Apple Was All-In On Fully Encrypted iCloud Backups Until The FBI Came Knocking

Apple MacBook and iPhone
Apple and the FBI have clashed over encryption policies on numerous occasions, with the latter pressuring the former to build a backdoor into iOS to make it easier for authorities to crack into locked iPhone handsets. To this point, Apple has not wavered, or so we thought. New information suggests Apple had planned to support fully encrypted iCloud backups, but relented after objections from the FBI.

In case you have not been following this saga, Apple and FBI butted heads publicly following the deadly San Bernardino shooting in late 2015. The FBI recovered an iPhone 5C that belonged to one of the terrorists involved in the shooting, who was killed in a showdown with police. It then sought Apple's help in unlocking the iPhone. Apple refused, essentially saying it would require building a backdoor into iOS, and doing so would compromise the security and privacy of all iPhone users.

The FBI sued Apple, but later dropped its lawsuit after a third-party helped it crack the iPhone 5C. More recently, the FBI has again sought assistance from Apple in unlocking a couple of older iPhone models that it is already capable of cracking into (with the help of third-party tools), and from the outside looking in, it sure looks like the FBI is attempting to set a legal precedent rather than truly seeking Apple's help this time around.

The question of whether Apple should relent and give the FBI what it wants is up for debate. Incidentally, however, Reuters reports Apple did already yield to the FBI around two years ago, at least as it pertains iCloud backups. While not previously reported, if true, Apple's decision to abandon fully encrypted iCloud backups at the behest of the FBI shows that the tech firm has been willing to cooperate with law enforcement and intelligence agencies.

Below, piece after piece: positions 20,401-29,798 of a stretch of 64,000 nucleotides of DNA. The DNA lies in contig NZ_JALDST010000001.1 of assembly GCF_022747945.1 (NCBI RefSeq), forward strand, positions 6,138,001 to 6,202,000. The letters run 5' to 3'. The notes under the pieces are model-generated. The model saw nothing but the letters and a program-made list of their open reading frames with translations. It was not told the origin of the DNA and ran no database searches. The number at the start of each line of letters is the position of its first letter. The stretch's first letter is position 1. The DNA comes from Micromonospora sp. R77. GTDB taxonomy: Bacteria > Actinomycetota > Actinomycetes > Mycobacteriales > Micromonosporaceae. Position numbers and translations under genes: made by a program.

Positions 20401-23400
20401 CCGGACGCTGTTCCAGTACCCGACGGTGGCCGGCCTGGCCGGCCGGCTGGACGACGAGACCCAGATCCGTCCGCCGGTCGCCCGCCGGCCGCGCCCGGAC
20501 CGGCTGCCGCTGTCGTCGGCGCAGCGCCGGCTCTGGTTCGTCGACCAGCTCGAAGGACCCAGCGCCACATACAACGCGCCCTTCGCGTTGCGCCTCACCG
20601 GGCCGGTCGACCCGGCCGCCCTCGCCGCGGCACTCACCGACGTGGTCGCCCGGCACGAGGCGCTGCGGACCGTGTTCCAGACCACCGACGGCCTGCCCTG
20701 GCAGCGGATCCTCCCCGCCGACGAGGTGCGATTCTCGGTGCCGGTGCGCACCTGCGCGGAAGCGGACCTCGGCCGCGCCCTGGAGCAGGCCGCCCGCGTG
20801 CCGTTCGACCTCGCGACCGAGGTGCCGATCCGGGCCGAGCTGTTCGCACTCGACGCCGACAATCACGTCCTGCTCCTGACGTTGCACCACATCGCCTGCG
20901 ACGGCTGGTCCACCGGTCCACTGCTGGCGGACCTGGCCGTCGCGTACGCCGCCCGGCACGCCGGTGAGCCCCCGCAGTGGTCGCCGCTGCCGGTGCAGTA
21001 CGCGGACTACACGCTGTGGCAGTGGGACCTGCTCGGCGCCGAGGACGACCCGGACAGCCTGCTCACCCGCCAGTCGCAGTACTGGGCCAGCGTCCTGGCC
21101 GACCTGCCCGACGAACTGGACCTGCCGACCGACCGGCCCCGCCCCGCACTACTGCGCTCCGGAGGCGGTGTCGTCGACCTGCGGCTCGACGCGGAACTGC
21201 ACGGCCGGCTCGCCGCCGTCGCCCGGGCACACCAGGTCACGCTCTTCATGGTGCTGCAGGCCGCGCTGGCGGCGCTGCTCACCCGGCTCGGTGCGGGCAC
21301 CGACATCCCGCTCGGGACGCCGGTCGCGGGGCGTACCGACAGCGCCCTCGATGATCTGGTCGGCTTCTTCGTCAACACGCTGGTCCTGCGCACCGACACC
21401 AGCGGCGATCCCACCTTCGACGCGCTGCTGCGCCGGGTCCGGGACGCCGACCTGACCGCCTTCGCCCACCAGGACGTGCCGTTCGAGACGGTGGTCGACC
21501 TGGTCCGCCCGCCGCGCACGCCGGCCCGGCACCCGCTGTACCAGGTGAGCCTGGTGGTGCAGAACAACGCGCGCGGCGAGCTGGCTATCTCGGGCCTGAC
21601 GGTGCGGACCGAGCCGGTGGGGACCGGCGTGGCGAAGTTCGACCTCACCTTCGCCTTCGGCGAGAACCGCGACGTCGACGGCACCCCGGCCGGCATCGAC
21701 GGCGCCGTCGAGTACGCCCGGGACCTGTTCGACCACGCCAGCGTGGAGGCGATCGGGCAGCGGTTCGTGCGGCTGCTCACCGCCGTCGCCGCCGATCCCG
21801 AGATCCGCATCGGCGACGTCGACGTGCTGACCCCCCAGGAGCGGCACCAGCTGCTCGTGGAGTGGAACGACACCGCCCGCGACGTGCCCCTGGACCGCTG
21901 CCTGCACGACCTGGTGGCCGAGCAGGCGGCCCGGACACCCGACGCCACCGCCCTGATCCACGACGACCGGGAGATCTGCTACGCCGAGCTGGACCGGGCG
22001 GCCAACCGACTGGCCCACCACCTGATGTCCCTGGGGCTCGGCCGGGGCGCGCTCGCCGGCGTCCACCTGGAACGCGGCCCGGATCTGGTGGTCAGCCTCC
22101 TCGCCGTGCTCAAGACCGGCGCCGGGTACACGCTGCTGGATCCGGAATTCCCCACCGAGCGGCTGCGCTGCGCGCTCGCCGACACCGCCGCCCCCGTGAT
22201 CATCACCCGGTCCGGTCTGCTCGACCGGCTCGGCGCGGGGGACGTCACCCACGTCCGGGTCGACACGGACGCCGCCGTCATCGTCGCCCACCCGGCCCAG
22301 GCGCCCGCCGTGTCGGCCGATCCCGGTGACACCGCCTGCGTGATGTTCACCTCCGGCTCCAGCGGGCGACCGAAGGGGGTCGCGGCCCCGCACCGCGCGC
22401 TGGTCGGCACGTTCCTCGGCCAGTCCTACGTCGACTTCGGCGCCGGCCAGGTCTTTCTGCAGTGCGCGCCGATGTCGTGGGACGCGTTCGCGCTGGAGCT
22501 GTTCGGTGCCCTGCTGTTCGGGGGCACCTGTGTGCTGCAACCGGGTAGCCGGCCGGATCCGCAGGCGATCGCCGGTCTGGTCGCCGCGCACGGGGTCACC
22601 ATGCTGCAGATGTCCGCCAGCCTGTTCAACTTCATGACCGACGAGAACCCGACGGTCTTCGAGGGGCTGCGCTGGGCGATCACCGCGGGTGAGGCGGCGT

This is an important distinction, given that Apple has been criticized by government officials over its unwillingness to build a backdoor for the FBI, including in comments made by Attorney General William Barr and President Donald Trump.

"We are helping Apple all of the time on TRADE and so many other issues, and yet they refuse to unlock phones used by killers, drug dealers and other violent criminal elements. They will have to step up to the plate and help our great Country, NOW! MAKE AMERICA GREAT AGAIN," President Trump recently wrote on Twitter.

The recent criticism stems from a shooting last month at a naval base in Pensacola, Florida, in which three people were killed and eight others wounded. Authorities confiscated two iPhone models, an iPhone 5 and an iPhone 7 Plus, both of which belong to the shooter. However, Apple did actually hand over the shooter's iCloud backups, contrary to Barr's claim that Apple had "not provided substantive assistance" in the case.

Concerning iCloud backups, Apple's abandoned plan was to allow fully encrypted backups, meaning it would not retain an key to unlock the data when presented with a court order. As the story goes, the FBI spoke privately with Apple, voicing its concerns that it would prevent an effective means of gathering evidence against criminals, and Apple ended ended up dropping its plan.

"It’s because Apple was convinced," an unnamed source told Reuters. "Outside of that public spat over San Bernardino, Apple gets along with the federal government."

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